Moving toward racial equity is not only a matter of social justice; it could play a significant role in the nation’s future economic growth and fiscal outlook.
Initial research on economic impacts of racial inequities in the United States reveals trillions of dollars in lost earnings, avoidable public expenditures, and lost economic output. A new brief by Altarum, “The Business Case for Racial Equity,” summarizes the economic impact of racism and the benefits of advancing racial equity as the demography of our nation continues to evolve.
Funded by the W.K. Kellogg Foundation, the report details the potential benefits to business, government, and the economy of addressing racial inequities, specifically in housing, education, health, and criminal justice. The document outlines the history of discriminatory policies across these areas and the disparities that they created, going on to estimate the potential benefits of promoting equity, including an increase of almost $2 trillion in minority purchasing power and millions of job opportunities for college graduates.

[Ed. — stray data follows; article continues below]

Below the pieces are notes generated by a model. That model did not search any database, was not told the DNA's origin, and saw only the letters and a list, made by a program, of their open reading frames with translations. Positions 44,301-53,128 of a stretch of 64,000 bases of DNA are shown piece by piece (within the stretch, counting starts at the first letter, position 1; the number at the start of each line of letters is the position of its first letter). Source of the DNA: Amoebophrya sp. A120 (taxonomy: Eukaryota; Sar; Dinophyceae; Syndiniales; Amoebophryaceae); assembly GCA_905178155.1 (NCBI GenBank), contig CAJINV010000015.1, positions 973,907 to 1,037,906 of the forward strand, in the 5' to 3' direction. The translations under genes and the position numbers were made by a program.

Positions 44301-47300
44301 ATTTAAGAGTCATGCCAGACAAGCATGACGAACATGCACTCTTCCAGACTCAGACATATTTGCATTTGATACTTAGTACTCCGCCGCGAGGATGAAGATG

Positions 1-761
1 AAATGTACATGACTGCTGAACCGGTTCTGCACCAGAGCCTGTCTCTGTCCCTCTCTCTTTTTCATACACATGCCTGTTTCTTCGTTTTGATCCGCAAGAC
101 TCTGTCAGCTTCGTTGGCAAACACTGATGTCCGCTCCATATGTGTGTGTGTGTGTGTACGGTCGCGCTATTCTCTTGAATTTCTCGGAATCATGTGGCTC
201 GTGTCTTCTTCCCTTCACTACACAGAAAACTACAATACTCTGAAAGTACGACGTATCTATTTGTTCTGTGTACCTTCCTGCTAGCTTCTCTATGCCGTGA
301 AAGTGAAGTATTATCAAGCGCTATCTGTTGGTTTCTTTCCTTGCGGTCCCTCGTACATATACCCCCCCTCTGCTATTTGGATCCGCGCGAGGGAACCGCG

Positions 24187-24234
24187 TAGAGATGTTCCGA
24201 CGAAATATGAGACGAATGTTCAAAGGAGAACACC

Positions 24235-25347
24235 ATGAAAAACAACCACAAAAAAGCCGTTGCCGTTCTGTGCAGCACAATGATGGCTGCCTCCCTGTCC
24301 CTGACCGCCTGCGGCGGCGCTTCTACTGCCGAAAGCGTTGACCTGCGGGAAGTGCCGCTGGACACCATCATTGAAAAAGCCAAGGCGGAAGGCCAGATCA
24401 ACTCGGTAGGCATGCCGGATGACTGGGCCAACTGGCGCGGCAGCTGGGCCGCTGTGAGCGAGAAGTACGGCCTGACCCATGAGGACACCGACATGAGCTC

“There is a tendency to frame the disparities and the gaps as a burden to the nation; seldom do we frame it as a business case,” said Gail Christopher, vice president of program strategy for the W.K. Kellogg Foundation. “We wouldn’t be having these deficit conversations if we put our energy into making economic viability an option for people of color.”
Altarum studied the impact of closing the minority earnings gap and found that if the average incomes of minority men and women at each age rose to the average incomes of Whites, total U.S. earnings would increase by 12%, representing nearly $1 trillion. By closing the earnings gap through higher productivity, gross domestic product (GDP) would increase by $1.9 trillion today. The earnings gain would translate into $180 billion in additional corporate profits, $290 billion in additional federal tax revenues, and a potential reduction in the federal deficit of $350 billion.
By 2050, closing the minority earnings gap would increase GDP by 20%. This is roughly the size of the entire federal budget, and a higher percentage than all U.S. health care expenditures.
As businesses, policymakers, and thought leaders attempt to track, analyze, and ultimately manage the impact of the U.S. shift to a “minority-majority” population, the availability of data on the progress within health, education, and criminal justice will be even more important.